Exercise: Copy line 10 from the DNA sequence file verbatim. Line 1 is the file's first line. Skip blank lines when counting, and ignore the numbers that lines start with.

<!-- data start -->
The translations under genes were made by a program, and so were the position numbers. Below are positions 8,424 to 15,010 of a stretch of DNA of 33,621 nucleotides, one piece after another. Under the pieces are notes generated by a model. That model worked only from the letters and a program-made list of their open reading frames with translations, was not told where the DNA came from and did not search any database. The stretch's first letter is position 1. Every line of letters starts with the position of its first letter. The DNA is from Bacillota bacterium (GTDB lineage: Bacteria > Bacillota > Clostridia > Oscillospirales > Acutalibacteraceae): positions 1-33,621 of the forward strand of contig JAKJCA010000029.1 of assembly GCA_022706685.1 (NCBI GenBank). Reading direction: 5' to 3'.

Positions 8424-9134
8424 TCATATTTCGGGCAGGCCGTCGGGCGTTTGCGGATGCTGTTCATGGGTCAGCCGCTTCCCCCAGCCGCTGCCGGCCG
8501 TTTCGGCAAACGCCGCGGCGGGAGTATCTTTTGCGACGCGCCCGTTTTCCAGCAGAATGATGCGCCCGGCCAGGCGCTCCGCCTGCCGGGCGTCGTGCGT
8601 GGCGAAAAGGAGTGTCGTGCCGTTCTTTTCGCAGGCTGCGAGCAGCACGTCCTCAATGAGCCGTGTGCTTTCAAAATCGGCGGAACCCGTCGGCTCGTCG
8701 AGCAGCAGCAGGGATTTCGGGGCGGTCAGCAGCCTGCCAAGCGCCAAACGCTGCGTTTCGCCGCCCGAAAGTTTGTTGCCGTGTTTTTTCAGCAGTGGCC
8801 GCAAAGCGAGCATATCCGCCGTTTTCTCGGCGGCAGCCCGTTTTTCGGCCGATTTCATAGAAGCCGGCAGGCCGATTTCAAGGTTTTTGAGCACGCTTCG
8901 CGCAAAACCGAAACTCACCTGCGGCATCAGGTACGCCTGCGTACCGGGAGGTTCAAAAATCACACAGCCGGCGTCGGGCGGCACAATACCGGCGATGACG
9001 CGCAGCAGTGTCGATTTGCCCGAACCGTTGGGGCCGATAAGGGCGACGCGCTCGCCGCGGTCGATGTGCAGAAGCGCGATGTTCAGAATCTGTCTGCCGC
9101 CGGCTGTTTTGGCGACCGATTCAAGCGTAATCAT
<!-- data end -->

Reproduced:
9101 CGGCTGTTTTGGCGACCGATTCAAGCGTAATCAT